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Birds by name
Conservation status: Green
About the size of a kestrel with long pointed wings, reminiscent of a giant swift. It has a dashing flight and will chase large insects and small birds like swallows and martins. Prey is often caught in its talons and transferred to its beak in flight. Can accelerate rapidly in flight and is capable of high-speed aerial manoeuvres.
Falcons and allies (Falconidae)
Now breeds across central, southern and eastern England, into S Wales and just about reaching north England and S Scotland. Best looked for hunting over woodland edges, heathlands where there is plenty of large insect prey. Gravel pits are a popular feeding areas in late summer when there is plenty of food.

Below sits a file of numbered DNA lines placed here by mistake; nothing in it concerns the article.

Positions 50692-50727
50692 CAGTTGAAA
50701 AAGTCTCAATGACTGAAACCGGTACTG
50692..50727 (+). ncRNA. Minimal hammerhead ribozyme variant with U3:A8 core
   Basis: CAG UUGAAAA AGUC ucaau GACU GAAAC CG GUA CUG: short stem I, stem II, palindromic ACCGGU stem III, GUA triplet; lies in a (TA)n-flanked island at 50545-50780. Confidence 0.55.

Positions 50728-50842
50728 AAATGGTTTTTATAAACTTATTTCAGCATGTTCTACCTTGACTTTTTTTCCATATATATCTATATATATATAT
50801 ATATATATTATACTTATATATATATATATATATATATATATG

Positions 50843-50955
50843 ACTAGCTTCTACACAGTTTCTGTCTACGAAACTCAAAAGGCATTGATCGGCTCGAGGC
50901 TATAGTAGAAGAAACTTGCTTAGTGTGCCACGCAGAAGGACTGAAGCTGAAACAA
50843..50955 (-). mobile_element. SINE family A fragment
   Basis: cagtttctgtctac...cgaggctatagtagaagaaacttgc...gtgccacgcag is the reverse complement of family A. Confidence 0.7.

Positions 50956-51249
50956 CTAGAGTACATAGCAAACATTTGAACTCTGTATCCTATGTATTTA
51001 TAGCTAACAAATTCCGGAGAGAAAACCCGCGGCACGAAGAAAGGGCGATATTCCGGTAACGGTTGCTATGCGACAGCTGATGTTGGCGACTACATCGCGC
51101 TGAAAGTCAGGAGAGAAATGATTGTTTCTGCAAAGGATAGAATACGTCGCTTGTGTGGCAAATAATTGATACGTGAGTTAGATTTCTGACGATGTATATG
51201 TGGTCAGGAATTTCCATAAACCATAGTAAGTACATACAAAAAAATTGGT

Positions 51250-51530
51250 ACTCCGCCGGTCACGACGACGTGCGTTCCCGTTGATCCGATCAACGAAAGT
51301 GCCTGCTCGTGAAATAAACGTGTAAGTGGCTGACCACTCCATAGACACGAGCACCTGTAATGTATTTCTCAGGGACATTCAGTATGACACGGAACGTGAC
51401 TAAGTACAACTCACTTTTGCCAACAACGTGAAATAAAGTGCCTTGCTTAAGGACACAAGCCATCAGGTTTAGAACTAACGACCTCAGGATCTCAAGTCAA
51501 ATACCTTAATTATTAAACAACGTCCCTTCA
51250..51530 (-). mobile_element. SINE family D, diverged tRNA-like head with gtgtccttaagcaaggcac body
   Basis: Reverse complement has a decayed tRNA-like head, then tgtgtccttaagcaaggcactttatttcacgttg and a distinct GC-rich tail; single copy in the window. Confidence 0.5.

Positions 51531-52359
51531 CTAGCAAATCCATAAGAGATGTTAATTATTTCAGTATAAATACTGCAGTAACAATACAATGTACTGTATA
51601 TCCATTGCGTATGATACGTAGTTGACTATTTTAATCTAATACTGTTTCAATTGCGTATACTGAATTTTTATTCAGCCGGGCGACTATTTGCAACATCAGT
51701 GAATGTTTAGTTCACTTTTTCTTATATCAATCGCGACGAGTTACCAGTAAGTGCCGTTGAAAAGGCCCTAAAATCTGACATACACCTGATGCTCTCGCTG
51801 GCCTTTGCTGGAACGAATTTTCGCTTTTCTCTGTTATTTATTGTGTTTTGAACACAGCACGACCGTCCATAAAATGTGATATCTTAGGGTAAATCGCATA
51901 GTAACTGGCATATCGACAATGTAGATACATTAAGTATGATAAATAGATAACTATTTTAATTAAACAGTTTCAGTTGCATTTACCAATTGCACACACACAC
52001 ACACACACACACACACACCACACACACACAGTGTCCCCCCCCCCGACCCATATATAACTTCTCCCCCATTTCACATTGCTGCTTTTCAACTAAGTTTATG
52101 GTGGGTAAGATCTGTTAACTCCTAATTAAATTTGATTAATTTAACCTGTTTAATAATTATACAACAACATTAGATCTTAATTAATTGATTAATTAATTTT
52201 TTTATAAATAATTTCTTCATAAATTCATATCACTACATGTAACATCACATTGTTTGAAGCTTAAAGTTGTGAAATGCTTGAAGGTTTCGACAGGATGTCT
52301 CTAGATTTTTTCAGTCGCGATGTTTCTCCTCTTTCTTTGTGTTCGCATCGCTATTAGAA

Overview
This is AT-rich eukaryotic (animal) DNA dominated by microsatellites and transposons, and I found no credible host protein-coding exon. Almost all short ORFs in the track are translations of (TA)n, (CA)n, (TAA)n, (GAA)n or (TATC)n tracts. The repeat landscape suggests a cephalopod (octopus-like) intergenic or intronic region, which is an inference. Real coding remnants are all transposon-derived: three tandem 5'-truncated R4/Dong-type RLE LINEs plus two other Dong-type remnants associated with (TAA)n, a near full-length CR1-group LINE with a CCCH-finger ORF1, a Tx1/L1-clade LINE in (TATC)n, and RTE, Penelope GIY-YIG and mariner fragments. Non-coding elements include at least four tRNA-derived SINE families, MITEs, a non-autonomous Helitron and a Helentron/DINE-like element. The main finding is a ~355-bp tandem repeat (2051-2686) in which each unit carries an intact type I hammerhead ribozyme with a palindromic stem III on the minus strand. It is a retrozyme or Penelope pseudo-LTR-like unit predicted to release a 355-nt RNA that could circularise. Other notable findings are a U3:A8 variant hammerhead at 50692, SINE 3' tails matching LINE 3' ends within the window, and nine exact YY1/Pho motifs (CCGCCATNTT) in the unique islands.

Arrives in the UK from April onwards and mainly leaves in September and October. Best looked for on warm summer days when there are plenty of dragonflies, summer chafers and other prey around.
Insects and small birds
* UK breeding is the number of pairs breeding annually. UK wintering is the number of individuals present from October to March. UK passage is the number of individuals passing through on migration in spring and/or autumn.
Please note that the map is only intended as a guide. It shows general distribution rather than detailed, localised populations.
Patrik Aberg, Xeno-canto